Cynthia was pleasant but very business-like. She obviously knew her stuff, but probably assumed a bit too much that I did, too; she used terms like “onus” and “exigent” and “answer and appearance” and other legalese that didn’t go over my head, but did glance off my forehead, making my eyes glaze over a bit. She also could have asked me a few more questions as she described the process, just to give me more ownership, and pull me into the conversation a bit more
I’d taken enough of this fine attorney’s time. I told her who I was, and why I was there.
Cynthia looked sort of shell-shocked at first, then slowly smiled. “I’ve never been secret shopped before!” she exclaimed. I get that all the time…
Overall: Cynthia is extremely knowledgeable and competent, and gives off a confident persona.
Phil Watson, P.C.
535 East Army Post Road, Des Moines
Phone answered: “Watson Law Firm.” (Pleasant)
I explained my plight to the receptionist, who engaged in a bit of chit-chat, then cut to the chase: “The charge for the initial consultation is $75.”
An attorney’s gotta eat, I get that. Their time is money, rightfully so and totally understood. For this review, however, I decided that I’d only seek free consultations, because any money I spent on my fake divorce would be money I couldn’t spend on my real therapist.
Of the dozen attorneys/law firms I contacted, this was one of two that charged for the first visit. (You’ll read about the second one – who I did end up seeing for free – in Friday’s Part 2 review.)
Graves Law Firm
2024 92nd Court, Clive
Phone answered: “Tom Graves.”
I expected a receptionist to answer the phone; when Tom did, it sort of threw me.
Tom could have literally thrown me; he’s a big man. He works in a nondescript building, tucked back in an industrial area, off the beaten path.
“Come on in!” he yelled from his office, as I stepped into the receptionist’s area, a few days later.
I walked up to Tom, who flashed a quick smile and shook my hand, looking down and away from me. He invited me to sit down, then took his own advice, leaning back in his chair, with one foot pressing against the edge of his desk. “What’s up?”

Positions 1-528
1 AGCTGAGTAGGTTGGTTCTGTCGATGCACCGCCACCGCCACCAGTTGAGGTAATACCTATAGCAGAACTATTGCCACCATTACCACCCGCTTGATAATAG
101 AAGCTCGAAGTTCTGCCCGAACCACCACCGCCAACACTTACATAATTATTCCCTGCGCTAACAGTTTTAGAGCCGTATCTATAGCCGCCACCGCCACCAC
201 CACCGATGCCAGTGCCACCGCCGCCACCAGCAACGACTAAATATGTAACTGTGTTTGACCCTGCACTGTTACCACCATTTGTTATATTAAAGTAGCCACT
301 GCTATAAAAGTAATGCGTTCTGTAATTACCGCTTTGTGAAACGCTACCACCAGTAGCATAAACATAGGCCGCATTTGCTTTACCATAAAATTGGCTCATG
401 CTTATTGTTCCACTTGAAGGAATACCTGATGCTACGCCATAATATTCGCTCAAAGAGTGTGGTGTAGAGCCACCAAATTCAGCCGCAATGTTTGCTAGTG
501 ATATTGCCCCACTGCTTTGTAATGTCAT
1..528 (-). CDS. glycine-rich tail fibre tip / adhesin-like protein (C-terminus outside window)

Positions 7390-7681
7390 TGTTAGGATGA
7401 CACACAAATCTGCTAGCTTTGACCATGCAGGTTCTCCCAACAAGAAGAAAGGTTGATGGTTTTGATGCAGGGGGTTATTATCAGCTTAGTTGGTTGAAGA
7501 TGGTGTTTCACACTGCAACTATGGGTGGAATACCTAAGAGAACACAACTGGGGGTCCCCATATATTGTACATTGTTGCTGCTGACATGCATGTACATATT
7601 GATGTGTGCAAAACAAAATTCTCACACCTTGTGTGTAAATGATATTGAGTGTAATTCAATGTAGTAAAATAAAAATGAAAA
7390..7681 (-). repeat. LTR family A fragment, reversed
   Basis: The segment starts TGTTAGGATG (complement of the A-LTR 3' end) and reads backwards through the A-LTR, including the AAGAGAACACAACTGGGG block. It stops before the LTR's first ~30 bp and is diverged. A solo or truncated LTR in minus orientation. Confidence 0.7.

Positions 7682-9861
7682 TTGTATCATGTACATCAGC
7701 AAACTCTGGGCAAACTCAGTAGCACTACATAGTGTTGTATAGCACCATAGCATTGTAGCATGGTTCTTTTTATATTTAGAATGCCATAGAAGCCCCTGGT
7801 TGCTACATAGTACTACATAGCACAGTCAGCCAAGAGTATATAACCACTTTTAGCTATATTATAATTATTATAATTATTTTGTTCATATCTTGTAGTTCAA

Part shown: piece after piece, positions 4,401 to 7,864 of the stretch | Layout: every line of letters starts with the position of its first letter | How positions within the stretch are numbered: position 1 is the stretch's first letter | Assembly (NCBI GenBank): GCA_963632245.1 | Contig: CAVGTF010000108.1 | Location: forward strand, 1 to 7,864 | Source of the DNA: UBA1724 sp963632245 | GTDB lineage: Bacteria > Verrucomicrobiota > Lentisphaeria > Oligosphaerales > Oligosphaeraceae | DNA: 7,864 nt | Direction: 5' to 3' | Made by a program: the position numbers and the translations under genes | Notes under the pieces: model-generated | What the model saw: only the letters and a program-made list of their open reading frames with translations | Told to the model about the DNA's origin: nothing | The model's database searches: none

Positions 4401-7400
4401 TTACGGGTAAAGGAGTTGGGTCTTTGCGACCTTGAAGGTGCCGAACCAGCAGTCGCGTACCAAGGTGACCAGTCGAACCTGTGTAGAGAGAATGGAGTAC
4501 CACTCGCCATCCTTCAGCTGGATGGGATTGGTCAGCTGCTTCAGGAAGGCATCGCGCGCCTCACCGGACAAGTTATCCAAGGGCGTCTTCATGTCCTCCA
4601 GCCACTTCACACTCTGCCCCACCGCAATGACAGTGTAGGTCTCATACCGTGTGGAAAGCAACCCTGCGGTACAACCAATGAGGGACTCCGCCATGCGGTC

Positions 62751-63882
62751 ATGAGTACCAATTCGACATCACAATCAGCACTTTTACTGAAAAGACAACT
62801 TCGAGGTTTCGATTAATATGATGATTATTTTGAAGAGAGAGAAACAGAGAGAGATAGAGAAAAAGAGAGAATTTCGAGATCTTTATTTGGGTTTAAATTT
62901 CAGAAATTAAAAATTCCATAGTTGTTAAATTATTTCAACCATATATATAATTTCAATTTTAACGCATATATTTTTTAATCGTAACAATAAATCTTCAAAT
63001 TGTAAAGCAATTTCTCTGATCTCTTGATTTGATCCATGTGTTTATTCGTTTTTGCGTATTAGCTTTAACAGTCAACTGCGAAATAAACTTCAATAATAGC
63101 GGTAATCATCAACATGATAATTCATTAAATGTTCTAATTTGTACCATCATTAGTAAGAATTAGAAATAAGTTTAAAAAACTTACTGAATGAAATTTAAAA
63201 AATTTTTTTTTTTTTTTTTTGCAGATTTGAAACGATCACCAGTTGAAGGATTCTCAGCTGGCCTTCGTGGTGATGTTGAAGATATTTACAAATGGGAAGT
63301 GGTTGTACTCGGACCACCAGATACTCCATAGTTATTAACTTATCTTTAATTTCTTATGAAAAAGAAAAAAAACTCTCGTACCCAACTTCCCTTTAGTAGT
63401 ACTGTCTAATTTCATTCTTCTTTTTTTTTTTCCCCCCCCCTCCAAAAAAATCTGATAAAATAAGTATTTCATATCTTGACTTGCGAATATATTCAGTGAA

I laid it out for him. Tom immediately tried to allay my fears. “Nobody goes to trial anymore,” he said, and went on to tell me about the backlog in the courts.
“I charge $200 an hour, and receive a $3,500 retainer.” That was all I needed to know to know I didn’t want to go to trial.
Tom Graves is a big man with a big persona; he’s a combination of attorney Melvin Belli (looks) and Dr. McCoy from Star Trek (demeanor), which is especially ironic since they both once appeared on the same show.
(Belli + Bones = TG)
He’s very cordial, laid back and down to earth, a total straight-shooter. He’s also a hoot – especially when I told him I was a secret shopper.
“Well I’ll be (darned),” he said, laughing.
I asked him what it was like to be a divorce attorney.
“I like family law, but they drive me crazy!” he said. Why? “Clients don’t tell you the truth,” he laughed. “People say they have their finances in order, but they often don’t.”
When I asked him how many divorce cases he’s done, Tom replied, “In the past five years – probably a thousand, maybe more.”
Tom was looking for #1,001.
“I want your divorce! I want your divorce!” he called out to me, jokingly, as I walked out.
Here’s a snowball…
The guy should have his own TV show. We’ll start with The Unsecret Shopper Radio Show, which you can hear him on, this Saturday morning, 8-9am on 1350 KRNT.
Overall: Tom is a down to earth, old-school, bigger-than-life attorney who’d be a blast to sit down and have a soda with.
Balduchi Law Firm
2801 Hubbell, Des Moines
Phone answered: “Law office.” (The phone greeting was a bit nondescript. It would benefit from some more information.)
I waited a bit in the lobby before the receptionist realized I was there. No problem. “Can I help you?” she asked. It’s especially important to ask an open-ended “How can I help you?” question when the person knows that the person they’re asking, has been waiting.
Soon I was greeted by Elizabeth Varnon, who shook my hand, used my name and invited me into a conference room.
Elizabeth soon began asking me questions about my situation, instead of simply describing the divorce process. That made her seem more compassionate. When I told her my wife wasn’t employed, and hadn’t been, she asked, “How come she doesn’t work?” in a slightly judgemental tone. Funny – I immediately felt like defending Jane, my pretend wife. A few minutes later, Elizabeth went the other way. “How is she taking it? How is she doing?” She was the only attorney to ask about my wife – awesome job!
Elizabeth maintained great eye contact as she thoroughly explained the divorce process.
“In Polk County, the courts want everything to be mediated,” she explained. “They don’t want to make it worse.” She also presented a secondary reason for mediation. “The judges get tired of hearing the same old crap.”
That seemed like a good time to tell her that my story was also crap-ola.
Elizabeth was sort of quiet at first, as she listened to me explain what I do (lie), where I do it (blog/radio show) and why (nobody really knows). She really began to get into it when I told her about all the good things she’d done, along with offering her a few ideas for making things even better.
Overall: Elizabeth is engaging, detail-driven, has a great sense of humor and knows her stuff.
Friday: Six more attorneys, including Kimberly Stamatelos, Richard Schmidt, Samantha Gronewald, Debra Hockett-Clark and more…
Jonnie Wright is a customer service evaluator and trainer, professional secret shopper, marketing strategist and host of The Unsecret Shopper Radio Show, Saturday mornings 8-9am, on 1350, KRNT.